City reviews Annual report 2020 | Energeticcity.ca

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“2020 has been a year none of us will soon forget. It all started with over 1,500 athletes, coaches and officials descending on Fort St. John for the 2020 BC Winter Games for four days in February, ”Mayor Lori Ackerman said in the report. .

“Only a few weeks later, the world changed with the COVID-19 pandemic. Once again, we have come together as a community to support each other. “

CFO David Joy’s presentation included a risk assessment of the City’s financial conditions for 2020. The Financial Metrics Program was developed by three parties in Nova Scotia.

“[The program] assesses municipal risk and allows Fort St. John to accurately visualize our financial performance by providing an easy-to-understand snapshot of our strengths and areas where we may need to focus more, ”says the annual report.

The “performance balance sheet” has been divided into three dimensions: income, budget and debt and capital. Each of the 14 key indicators under the sections was rated from low to high.

The majority of the indicators were ranked low, the use of transfers (39.72%), the three-year change in the tax base (-4.43%) and the deficits over the last five years (2) being reported as high risk.

The overall assessment met the low risk threshold due to 11 remaining low financial condition indicators.

2020 financial indicators in the City’s annual report.

The majority of revenue in 2020 came from government assistance due to the COVID-19 pandemic ($ 34.34 million). Net municipal property taxes ($ 31.52 million) and the sale of services ($ 11.67 million) were also important sources of revenue.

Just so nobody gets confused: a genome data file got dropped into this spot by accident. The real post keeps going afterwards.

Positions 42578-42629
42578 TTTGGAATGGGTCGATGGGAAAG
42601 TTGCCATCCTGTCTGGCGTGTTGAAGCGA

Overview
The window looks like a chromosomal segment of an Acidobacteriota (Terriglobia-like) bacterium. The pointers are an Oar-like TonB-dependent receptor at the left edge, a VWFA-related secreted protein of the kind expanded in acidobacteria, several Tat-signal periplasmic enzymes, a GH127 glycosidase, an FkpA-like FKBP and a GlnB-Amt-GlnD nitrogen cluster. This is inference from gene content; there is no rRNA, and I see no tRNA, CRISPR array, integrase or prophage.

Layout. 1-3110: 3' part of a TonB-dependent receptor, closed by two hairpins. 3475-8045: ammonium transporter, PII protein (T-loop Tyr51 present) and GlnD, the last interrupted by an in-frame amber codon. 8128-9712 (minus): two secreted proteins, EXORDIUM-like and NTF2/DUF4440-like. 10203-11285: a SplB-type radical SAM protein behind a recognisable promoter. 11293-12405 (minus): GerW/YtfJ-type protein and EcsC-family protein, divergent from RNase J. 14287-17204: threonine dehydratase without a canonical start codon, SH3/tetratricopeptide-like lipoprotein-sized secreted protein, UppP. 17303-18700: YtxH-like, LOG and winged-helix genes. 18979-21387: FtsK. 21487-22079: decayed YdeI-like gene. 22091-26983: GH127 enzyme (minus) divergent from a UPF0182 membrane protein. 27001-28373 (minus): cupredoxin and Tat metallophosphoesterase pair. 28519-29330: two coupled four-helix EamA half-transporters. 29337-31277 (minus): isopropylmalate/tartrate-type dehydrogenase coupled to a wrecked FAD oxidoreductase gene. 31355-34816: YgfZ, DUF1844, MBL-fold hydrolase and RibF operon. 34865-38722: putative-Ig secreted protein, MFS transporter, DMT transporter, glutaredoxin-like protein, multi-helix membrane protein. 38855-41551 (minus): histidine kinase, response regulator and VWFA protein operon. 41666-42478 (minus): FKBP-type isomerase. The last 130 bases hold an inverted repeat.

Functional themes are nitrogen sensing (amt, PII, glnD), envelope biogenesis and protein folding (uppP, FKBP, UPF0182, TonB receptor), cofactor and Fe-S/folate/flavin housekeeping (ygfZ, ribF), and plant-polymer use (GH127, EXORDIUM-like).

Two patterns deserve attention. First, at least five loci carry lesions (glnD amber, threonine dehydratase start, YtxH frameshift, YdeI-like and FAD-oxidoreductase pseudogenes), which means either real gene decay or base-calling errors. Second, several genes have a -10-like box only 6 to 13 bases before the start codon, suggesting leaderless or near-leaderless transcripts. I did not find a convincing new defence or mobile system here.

Revenue Graph 2020

The City spent the most money on protective services ($ 17.59 million), transportation ($ 16.67 million), and general government services ($ 9.62 million).

The City came out of 2020 with a deficit of just under $ 18,000.

(City of Fort St. John)

“There are several reasons, both favorable and unfavorable, for the way the City arrived at this small deficit. The variance analysis was carried out by comparing the actual 2020 figures to the 2020 budget. No comparison was made with the actual 2019 figures due to the significant effect of the COVID-19 pandemic ”, indicates The report.

Due to the pandemic, the city canceled a proposed tax increase, increased garbage collection, waived late fees on utility bills, and delayed the late penalty for property taxes.

“Council approved the Temporary Outdoor Patio and Retail Program to help our restaurants, pubs and stores expand their outdoor activities to meet provincial health ordinances,” Ackerman said in the report.

“We formed the Mayor’s Standing Committee on Community Economic Recovery, focusing on community recovery and resilience after the pandemic. With support from the Northern Development Initiative Trust, the committee provided 80 businesses and nonprofits with COVID-19 Business Support Grants to offset part of the costs of the new security requirements and supplies. “

The following five objectives are part of the city’s five-year program Strategic plan approved by the board in 2018:

  • Improve community economic development to provide opportunity and sustainability in Fort St. John.
  • Demonstrate leadership in environmental responsibility through sustainable and efficient practices for municipal operations.
  • Build and manage public assets and human resources that meet the current and future needs of the community.
  • Initiate and foster partnerships that will benefit Fort St. John. Advocate for decision makers on issues that impact the community.
  • Update downtown Fort St. John as a social, vibrant and liveable hub, as articulated in the Fort St. John Downtown Action Plan.

The report also highlighted the 2020 City Professional Development Award from the Canadian Association of Municipal Administrators.

Accessed the full report below:



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